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UConn Coach Reported for Congratulating Little League Sensation Mo'ne Davis

University of Connecticut women's basketball head coach, Geno Auriemma, found himself in a bit of hot water recently for congratulating 13-year-old Mo'ne Davis on her mesmerizing run through the Little League World Series.

According to John Altavilla of the Hartford Courant, the Philadelphia 76ers reached out to Auriemma through a friend and suggested he call the young do-it-all pitcher to acknowledge her incredible success. However, an unidentified school didn't take kindly to the gesture, filing a complaint to the American Athletic Conference suggesting that the call constituted a recruiting violation.

"The conversation lasted like two minutes and we hung up," Auriemma told the paper. "And then I was told a school turned us in for a recruiting violation because we are not allowed [to contact her until] July 1 before her junior year of high school. ... That's the world that we live in."

Altivilla shared additional details on Twitter:

Though Davis captivated the sports world with her baseball talent, she made little secret of her true athletic passion during the LLWS run.

"I want to go to UConn and be the point guard on the basketball team," Davis told ESPN, per Altavilla. "That's like my dream and then go into the WNBA."

Given Davis' not-so-secret desire to attend UConn years down the line, the unidentified school's concern about Auriemma's contacting her is understandable. However, according to NCAA rules, a prospective student-athlete "is a student who has started classes for the 9th grade," which should keep the coach out of too much hot water. (A middle school student is considered a prospective student-athlete only if the institution provides he or she with "any financial assistance or other benefits that the institution does not provide to prospective students generally.")

"Under normal circumstances, I would probably not know anything about her until she was in 9th grade," Auriemma told the paper. "I have no idea if the kid is very good, kind of good, not good at all or a superstar or can even reach the basket. How is that a violation?"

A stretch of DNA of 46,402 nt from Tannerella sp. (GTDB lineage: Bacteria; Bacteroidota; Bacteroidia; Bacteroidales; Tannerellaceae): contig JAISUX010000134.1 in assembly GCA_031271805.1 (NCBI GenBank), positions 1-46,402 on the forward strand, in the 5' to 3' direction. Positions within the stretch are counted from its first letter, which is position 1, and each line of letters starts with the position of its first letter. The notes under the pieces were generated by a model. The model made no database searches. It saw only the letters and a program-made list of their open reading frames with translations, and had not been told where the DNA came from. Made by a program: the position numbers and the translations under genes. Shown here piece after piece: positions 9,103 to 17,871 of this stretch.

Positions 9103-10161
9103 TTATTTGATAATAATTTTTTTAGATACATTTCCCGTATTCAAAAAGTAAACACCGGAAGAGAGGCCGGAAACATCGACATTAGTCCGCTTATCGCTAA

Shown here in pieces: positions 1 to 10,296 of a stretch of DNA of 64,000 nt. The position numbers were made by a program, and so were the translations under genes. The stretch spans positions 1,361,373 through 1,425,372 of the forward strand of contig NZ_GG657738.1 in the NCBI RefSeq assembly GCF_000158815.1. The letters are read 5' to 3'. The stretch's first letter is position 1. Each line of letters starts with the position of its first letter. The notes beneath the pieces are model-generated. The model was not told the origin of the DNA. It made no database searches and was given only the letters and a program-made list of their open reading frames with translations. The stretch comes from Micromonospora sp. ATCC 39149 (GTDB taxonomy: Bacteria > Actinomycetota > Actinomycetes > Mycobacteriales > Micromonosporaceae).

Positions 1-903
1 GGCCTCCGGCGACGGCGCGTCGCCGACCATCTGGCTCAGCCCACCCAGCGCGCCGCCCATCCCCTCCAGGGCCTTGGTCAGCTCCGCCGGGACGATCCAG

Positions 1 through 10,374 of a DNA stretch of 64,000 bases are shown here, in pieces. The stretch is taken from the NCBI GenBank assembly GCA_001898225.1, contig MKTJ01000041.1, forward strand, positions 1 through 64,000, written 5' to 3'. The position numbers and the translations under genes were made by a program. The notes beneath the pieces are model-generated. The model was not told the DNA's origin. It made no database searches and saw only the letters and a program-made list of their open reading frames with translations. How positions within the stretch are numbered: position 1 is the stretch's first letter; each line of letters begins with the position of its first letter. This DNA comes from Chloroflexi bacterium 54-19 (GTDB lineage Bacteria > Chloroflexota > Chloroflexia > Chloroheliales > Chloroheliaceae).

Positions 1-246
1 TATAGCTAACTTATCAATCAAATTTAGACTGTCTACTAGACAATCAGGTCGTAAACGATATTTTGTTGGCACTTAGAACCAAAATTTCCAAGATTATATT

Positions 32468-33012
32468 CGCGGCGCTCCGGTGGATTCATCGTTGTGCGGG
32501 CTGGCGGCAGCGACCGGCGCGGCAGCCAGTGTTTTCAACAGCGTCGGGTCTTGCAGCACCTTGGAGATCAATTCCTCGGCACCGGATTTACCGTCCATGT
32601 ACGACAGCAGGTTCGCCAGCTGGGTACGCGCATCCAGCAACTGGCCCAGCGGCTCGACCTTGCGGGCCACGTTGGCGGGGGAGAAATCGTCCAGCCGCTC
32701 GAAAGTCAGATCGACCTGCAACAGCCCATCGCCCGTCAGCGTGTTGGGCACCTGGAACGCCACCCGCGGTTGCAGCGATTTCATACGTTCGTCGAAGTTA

It remains to be seen whether the American Athletic Conference will sanction Auriemma for reaching out to Davis. If the general reaction to this story is any indication, anything more than a minor slap on the wrist could generate a bevy of negative attention.

UPDATE (Sept. 5, 11:20 a.m. ET): The NCAA decided Thursday that Auriemma's contact with Davis constituted a secondary violation of rules, Altavilla reported. Athletic director Warde Manuel was less than thrilled with the decision.

"Over the last 24 hours, the University of Connecticut, the American Athletic Conference and the NCAA have been working together to determine whether a violation occurred when head women's basketball coach Geno Auriemma spoke with Mo'ne Davis over the phone during the 2014 Little League World Series," Manuel said in a statement. "The NCAA has determined a secondary rules violation of bylaw did occur and while UConn accepts this decision, we do not agree with it."

Auriemma checked with the UConn compliance department prior to making the call, Manuel said, "and was advised such a call would be permissible since Davis is not considered a prospective student-athlete by the NCAA and the call was to be congratulatory rather than recruiting in nature."

For more of the nuance as to why the NCAA did consider this a secondary violation, John Infante, former author of The Bylaw Blog, breaks it down for Sporting News.

Want all the latest K-12 sports news? Follow @SchooledinSport on Twitter.

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